Sarafina!

Movie review by
Andrea Beach, Common Sense Media
Sarafina! Movie Poster Image
Sobering musical about apartheid includes brutal violence.
  • PG-13
  • 1992
  • 117 minutes

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A lot or a little?

The parents' guide to what's in this movie.

Positive Messages

Asks rather than answers whether violence is justified when you're pushed as far as those under the apartheid regime. You want to live in peace, but you can't stand by when your friends are being killed around you. If you don't learn from the past, all you have is an endless repetition of today without any future. The real heroes are the ones who endure.

Positive Role Models & Representations

Sarafina is responsible, dreams of a bright future, and values education. She gets caught up in turbulent events and emotions, eventually disavowing violence as a solution. Teacher Miss Masembuko keeps her students engaged, provides creative outlets for them, and teaches what the kids need to know, even under threat from government officials to stick to the approved curriculum.

Violence

Systemic torture described in the first person while looking directly into the camera. Torture using electrocution shown. Frequent depictions of police brutality against protestors, usually whipping or beating with batons that resemble riding crops. Several beatings with kicking and punching. Two or three gunshots with spurting blood. Several bloody injuries shown. Scenes of rioting, throwing Molotov cocktails and rocks, police firing tear gas. A mob beats a man, pours gas on him, and sets him on fire; his body is engulfed in flames. A local constable sexually harasses teen girls walking to school.

Sex
Language

"S--t," "bulls--t," "arsing around," and "piss."

Consumerism
Drinking, Drugs & Smoking

Evil interrogator smokes. Brief mention of beer, drunken uncle. Gin, brandy, and rum mentioned in a fantasy sequence.

What parents need to know

Parents need to know that Sarafina! is a sobering, dramatic story based on a play about teens struggling against apartheid. It includes a few musical numbers but isn't the right choice if you're looking for light entertainment. Strong, frequent violence shows systemic brutality and includes beating, whipping, and kicking. A couple of murders show gunshot wounds spurting blood, and bloody and bruised injuries are shown. Strong language is infrequent but includes a few instances of "s--t." Some colloquial dialogue can be hard to follow until you get used to the accent. The film poses the question of whether violence is justified when you've been pushed too far. Ultimately it leans against violence, but it falls short of clearly stating that it's never justified.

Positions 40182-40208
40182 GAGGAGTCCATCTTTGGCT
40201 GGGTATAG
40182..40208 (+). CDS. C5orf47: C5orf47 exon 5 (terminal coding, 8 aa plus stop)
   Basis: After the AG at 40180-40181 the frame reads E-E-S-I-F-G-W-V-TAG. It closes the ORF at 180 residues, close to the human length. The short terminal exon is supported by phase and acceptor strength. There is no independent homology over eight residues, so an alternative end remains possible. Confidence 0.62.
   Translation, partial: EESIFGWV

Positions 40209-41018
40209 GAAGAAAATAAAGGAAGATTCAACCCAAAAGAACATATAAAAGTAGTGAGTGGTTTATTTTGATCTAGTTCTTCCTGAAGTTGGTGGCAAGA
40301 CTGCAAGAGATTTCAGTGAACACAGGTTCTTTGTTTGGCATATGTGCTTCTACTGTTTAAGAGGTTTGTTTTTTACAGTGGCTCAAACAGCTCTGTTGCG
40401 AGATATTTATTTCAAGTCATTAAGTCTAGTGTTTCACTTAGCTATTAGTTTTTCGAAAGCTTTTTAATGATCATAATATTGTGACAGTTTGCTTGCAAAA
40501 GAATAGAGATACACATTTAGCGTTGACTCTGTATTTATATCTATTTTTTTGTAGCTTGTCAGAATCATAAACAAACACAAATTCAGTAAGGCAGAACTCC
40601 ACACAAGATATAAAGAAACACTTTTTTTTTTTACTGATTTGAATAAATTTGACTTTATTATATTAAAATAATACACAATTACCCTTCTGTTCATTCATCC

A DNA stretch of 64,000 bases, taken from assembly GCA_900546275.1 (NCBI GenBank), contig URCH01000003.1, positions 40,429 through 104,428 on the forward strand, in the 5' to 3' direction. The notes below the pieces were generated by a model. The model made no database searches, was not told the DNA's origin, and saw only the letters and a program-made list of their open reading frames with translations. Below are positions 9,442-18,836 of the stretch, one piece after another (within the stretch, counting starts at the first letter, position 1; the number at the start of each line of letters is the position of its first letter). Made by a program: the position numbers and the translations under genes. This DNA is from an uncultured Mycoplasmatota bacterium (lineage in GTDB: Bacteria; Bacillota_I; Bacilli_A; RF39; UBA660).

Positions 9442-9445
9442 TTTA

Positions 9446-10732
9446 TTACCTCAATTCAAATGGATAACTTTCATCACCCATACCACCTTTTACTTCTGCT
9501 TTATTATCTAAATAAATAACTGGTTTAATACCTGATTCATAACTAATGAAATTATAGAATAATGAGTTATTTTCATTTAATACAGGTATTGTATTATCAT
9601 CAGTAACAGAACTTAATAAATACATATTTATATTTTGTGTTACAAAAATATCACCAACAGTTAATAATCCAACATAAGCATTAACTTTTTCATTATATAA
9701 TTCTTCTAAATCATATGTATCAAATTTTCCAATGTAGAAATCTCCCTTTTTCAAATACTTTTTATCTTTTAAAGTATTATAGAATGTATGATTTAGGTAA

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What's the story?

Sarafina (Leleti Khumalo) is a typical high school teen growing up in Soweto under the apartheid regime. She dreams of fame and hopes for a bright future. Many of her classmates and friends tire of chafing under the oppression and begin to demand change. After some students set fire to the school, military police arrive with guns to patrol the school and maintain order. Encouraged by their history teacher, Miss Masembuko (Whoopi Goldberg), the teens continue to speak out and actively protest. Sarafina struggles to find her own way forward in turbulent times, eventually getting caught up in events that change her, and the path she chooses, forever.

Is it any good?

SARAFINA! creates an odd juxtaposition between a harsh look at a brutal chapter in South Africa's history and musical numbers with Bollywood-style choreography. More deftly woven together, the two aspects of the movie could have created a more powerful and fuller picture of the people and events toward the end of apartheid. But the music and dance are essentially abandoned by the middle third and leave the viewer a bit perplexed by what exactly the filmmakers were trying to accomplish.

Structural flaws aside, Sarafina! tells a powerful story through the eyes of an engaging heroine today's teens will easily relate to thanks to Khumato's strong performance. Whoopi Goldberg no doubt brought a lot of Hollywood star power to the project at the time but now creates a slightly dated feel: It's not her strongest performance, and she doesn't quite pull off the accent. But it's a thought-provoking story worth telling and watching because it asks important questions teens will have to answer for themselves, about how to achieve social justice and about why oppression and rebellion are sadly as relevant today as they were when Nelson Mandela was still in jail.

Talk to your kids about ...

  • Families can talk about the struggle for social justice at home and around the world. How are the histories of race relations in, for example, the U.S. and South Africa similar? What are the differences?

  • Is violence ever justified? What if you lived like the people in Soweto under threats and intimidation all the time? What if you or your loved ones were tortured? Why does Sarafina throw the rifle away?

  • Did you like the musical numbers in the movie? Why do you think they're included? What would the movie be like without them?

Movie details

Themes & Topics

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For kids who love musicals

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